The Magic World of Fiction

Tired of your daily diet of news? Want to escape into the world of fantasy? Hamilton Wende’s Arabella, The Moon and the Magic Mongongo Nut and Arabella, The Secret King and the Amulet from Timbuktu are just the right books for you to do that. Wende has created a unique South African tale about a little girl called Arabella who lives both in the real world and in the magic one.

In Arabella, The Moon and the Magic Mongongo Nut Arabella’s happy home life in Johannesburg is tragically altered by the death of her father to cancer. At around the same time Arabella meets some unusual characters who teach her how to enter the world of magic. Wonder of wonders Arabella turns into a butterfly, learns to fly and befriends a bunch of insects in her garden. But even in the magic world there are difficulties and Arabella, together with her insect friends, is called upon to use her newfound powers to defeat a dark enemy intent on taking over the world.

Wende cleverly intersects Arabella’s real world with her magic one, making both worlds credible. In the two realities Arabella is required to learn, grow, be brave, make good choices and deal with adversity. Her adventures in magic are a delightful vehicle for young readers to grapple with their own struggles. The story is full of tongue-in-cheek humour, too. The fearful foe is a hadeda called Ozymandias (after the character in a Percy Bysshe Shelley poem), and one of Arabella’s insect friends is none other than – the normally vilified – Parktown Prawn!

In the second book, Arabella, The Secret King and the Amulet from Timbuktu Arabella’s adventures take her to Knysna where she meets some clacking oysters, slow-swimming seahorses and noble elephants. Wende’s use of animals big and small in his tales has the effect of placing his protagonist in the larger web of life.

In this story, as in book one, Arabella lives in two worlds. Her problems at school and with friends grow steadily worse. At the same time she is desperately needed in the magic realm to defeat a terrible monster called Krakobek. Apart from this crocodile-cum-hyena-cum-scorpion beast, most of the characters in book two exhibit both good and bad traits. In other words, they are relatable to readers.

What is special about the Arabella stories is that they are ‘very consciously South African and non-racial’. Wende uses names and characters that reflect a range of South African characters, and give a deep humanity to all.

‘I had a deep desire to reflect the good things in South Africa,’ said Wende when I interviewed him. I think he has done just that in these two Arabella stories. I’m delighted, as will be fans of the well-received books, that Wende is busy on book three. ‘I owe it to myself to make it a trilogy,’ he said.

Hooray! I look forward to Arabella three, Hamilton Wende! The Arabella books are suitable for tweens, retail at R170 each and can be purchased at all good book stores or online at www.clockworkbooks.co.za.

 

 

Brave Lotus Flower Rides the Dragon: A Memoir

Lives can be changed in an instant. For Tracy Todd, that moment came in April 1998. She had walked out of her home with her husband, holding their baby on her hip and dragging a suitcase packed with beach clothes. Seven weeks later, she was pushed through their front door in a wheelchair, unable to move anything except her head.
Everything had changed.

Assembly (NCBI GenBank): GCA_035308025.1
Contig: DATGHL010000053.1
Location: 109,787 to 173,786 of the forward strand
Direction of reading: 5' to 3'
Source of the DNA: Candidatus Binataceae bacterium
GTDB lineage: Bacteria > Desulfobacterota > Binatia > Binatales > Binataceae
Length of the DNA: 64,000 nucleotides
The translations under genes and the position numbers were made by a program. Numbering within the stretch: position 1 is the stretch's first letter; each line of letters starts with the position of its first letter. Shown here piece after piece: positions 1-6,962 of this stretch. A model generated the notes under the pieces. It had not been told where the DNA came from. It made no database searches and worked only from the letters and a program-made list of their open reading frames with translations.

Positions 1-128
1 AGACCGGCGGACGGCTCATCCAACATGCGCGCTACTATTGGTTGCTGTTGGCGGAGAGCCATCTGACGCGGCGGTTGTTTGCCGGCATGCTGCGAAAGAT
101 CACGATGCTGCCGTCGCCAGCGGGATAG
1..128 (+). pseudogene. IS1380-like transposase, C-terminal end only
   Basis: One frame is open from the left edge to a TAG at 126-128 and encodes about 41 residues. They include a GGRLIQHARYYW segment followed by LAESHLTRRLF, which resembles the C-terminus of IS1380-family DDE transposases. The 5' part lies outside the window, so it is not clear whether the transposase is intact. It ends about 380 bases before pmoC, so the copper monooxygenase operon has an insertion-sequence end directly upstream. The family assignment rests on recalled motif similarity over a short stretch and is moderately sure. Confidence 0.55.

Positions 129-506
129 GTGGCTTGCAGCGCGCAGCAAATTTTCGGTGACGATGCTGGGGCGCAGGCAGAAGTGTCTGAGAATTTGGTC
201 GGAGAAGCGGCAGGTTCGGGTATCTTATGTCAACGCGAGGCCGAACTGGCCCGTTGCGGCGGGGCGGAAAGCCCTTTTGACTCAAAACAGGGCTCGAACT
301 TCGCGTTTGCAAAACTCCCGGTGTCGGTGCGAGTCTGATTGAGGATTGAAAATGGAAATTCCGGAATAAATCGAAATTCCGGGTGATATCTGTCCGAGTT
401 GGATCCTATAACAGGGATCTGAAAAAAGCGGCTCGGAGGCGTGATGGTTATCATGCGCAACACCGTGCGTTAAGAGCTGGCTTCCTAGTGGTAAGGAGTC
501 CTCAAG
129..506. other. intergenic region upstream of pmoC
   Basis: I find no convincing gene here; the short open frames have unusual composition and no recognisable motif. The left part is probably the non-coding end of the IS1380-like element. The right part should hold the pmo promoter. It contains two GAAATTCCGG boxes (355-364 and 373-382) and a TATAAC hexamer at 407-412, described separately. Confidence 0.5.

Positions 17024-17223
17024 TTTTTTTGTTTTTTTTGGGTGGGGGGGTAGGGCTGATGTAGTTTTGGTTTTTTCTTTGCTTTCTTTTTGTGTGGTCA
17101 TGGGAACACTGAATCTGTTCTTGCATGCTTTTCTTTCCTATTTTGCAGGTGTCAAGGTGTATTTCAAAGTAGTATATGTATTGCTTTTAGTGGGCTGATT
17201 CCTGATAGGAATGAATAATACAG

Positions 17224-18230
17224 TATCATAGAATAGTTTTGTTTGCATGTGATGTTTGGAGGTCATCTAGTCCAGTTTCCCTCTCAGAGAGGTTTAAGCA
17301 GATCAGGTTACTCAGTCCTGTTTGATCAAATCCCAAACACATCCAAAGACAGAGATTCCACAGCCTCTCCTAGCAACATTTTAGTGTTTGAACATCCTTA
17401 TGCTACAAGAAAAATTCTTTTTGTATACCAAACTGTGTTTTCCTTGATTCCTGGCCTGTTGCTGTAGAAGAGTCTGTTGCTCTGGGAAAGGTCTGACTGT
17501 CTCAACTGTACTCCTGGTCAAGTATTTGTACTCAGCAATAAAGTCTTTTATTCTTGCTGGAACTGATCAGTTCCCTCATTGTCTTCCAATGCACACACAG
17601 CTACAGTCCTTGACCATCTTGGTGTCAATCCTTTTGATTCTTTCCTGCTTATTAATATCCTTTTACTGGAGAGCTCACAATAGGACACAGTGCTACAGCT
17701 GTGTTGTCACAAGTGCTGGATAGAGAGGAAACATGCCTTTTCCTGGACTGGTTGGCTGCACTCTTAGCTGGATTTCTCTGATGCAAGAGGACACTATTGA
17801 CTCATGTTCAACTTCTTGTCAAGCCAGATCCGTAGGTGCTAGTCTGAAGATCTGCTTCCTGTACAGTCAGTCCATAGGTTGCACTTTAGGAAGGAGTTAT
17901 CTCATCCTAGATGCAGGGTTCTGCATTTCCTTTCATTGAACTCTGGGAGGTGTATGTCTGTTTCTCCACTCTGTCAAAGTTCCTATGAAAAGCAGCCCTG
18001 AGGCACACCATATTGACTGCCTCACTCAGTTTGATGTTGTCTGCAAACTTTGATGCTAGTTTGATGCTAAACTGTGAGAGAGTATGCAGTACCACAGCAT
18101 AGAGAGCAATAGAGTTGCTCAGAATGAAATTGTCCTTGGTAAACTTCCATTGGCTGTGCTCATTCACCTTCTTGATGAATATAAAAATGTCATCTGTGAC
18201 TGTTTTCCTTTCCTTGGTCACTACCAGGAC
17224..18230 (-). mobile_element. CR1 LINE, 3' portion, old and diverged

In her memoir Tracy reconstructs the horrifying moments of the accident, and her memory of the split second when she realised that her neck had broken and that from this moment on, everything would be different. We follow her through the first awful days and weeks of her rehabilitation, when she began to learn that everything she’d taken for granted before was now beyond her reach: she couldn’t, at least initially, breathe without assistance, talk, or eat, or evacuate her bowels. When, at her own insistence, she was put in a wheelchair, she fainted repeatedly. She hoped to die.

Press Release - Tracy Todd's Memoir Brave Lotus Flower Rides the DragonBut eventually she went home. Ramps were built. Showers were adapted. Her one-year-old son learned that his mother was different. And her husband at first rejected and then abandoned her.

Against all odds Tracy chose to live, and to do so independently. Divorced, and living on her own with helpers, Tracy learned to turn what had appeared to be a life of humiliation and victim-hood into one in which she took charge of her choices and learned what options were available.

Tracy lives in Mbombela and has become an accomplished and much-sought-after public speaker, inspiring many with her story. She has played a significant and critical role in raising her son. And most significantly, she has found love and emotional fulfilment.

Her story, written using Dragon NaturallySpeaking software, is engrossing, emotionally engaging, humorous and sometimes frustrating, but it never fails to inspire.

Brave Lotus Flower Rides the Dragon is an honest and intimate memoir that looks into the life of a South African quadriplegic. Many people have never met a quadriplegic and have no idea how to respond when they do. Tracy’s candid details of how she has coped, physically and emotionally, with various day-to-day activities like eating, reading, writing, communicating, bathing and going to the toilet, as well as her romantic and sexual experiences, lays it all bare.

She is a woman who will touch your heart.

In order to publish the book Tracy Todd, and Tracey McDonald of I Love Books, have initiated a crowdfunding campaign through Thundafund. To support this initiative go to  https://thundafund.com/project/bravelotusflowerridesthedragon.